SQL Server 2008 is much more intelligent then SQL Server 2005 and can automatically detect if all the database connections in a certain transaction point to the same physical database. If this is the case, the transaction remains a local transaction and it is not escalated to a distributed transaction. Unfortunately there are a few caveats:

  • If the open database connections are nested, the transaction is still escalated to a distributed transaction.
  • If in the transaction, a connection is made to another durable resource, the transaction is immediately escalated to a distributed transaction.

Since your connection (from the two data contextes used) point to different databases, even on SQL Server 2008 your TransactionScope will escalate to a distributed transaction.

Enlisting your application into DTC is harmful in at least two ways:

  • throughput will sink through the floor. A database can support few thousand local transactions per second, but only tens (maybe low hundreds) of distributed transactions per second. Primarily this is because of the complexity of two phase commit.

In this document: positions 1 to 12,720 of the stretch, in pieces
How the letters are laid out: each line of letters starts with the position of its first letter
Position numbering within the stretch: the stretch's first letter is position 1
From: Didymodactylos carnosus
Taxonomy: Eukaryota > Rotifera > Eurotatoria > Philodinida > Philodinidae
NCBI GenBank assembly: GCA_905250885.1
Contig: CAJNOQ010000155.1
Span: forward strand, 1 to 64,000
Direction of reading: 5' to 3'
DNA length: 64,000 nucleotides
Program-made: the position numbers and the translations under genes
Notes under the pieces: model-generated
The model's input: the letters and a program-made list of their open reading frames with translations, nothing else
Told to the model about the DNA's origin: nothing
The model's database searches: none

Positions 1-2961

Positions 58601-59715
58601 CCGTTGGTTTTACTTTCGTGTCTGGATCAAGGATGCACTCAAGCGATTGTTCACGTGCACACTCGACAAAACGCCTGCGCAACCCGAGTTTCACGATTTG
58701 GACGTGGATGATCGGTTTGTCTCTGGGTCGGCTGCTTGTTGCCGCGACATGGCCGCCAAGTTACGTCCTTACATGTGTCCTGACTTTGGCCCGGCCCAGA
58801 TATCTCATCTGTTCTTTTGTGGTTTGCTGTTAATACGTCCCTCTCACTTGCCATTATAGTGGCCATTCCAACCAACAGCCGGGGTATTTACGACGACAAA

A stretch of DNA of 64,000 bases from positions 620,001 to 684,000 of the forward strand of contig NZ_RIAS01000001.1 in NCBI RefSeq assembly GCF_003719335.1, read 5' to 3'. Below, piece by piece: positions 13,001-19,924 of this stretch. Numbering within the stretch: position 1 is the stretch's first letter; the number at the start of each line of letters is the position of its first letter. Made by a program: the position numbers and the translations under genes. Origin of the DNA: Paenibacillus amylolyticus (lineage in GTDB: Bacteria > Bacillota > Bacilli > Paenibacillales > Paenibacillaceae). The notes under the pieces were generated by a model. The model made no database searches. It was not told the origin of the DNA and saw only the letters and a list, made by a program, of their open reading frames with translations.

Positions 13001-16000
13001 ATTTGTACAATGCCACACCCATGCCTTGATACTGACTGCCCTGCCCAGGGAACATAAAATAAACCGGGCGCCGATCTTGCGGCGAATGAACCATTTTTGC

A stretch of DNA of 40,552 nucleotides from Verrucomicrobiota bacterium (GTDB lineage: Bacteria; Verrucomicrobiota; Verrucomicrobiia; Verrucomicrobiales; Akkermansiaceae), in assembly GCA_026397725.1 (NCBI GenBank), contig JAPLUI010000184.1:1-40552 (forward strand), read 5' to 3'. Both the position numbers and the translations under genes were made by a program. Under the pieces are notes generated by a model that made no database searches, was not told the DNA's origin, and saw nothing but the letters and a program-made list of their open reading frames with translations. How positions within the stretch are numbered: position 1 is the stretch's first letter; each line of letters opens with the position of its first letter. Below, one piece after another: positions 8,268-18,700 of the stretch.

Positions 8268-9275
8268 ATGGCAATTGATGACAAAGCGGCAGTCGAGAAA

• DTC requires a coordinator: MSDTC. The [security enhancements made to MSDTC] make configuration more challenging and it certainly is unexpected for devs to discover that MSDTC is required in their app. The steps described in the article linked are probably what you're missing right now. For Windows Vista/Windows 7/Windows Server 2008/Windows Server 2008R2 the steps are described in MSDTC in Windows Vista and Windows Server 2008, in How to configure DTC on Windows 2008 and other similar articles.

Now if you fix MSDTC communication following the articles mentioned above, your code should be working, but I still believe this archiving should not occur in the client code running EF. There are far better tools, SSIS being a prime example. A nightly scheduled job running SSIS would transfer those unused profiles far more efficiently.

share|improve this answer
    
This is very helpful. I would take it as the answer – voddy May 19 '14 at 23:47

Your Answer

 
discard

By posting your answer, you agree to the privacy policy and terms of service.

Not the answer you're looking for? Browse other questions tagged or ask your own question.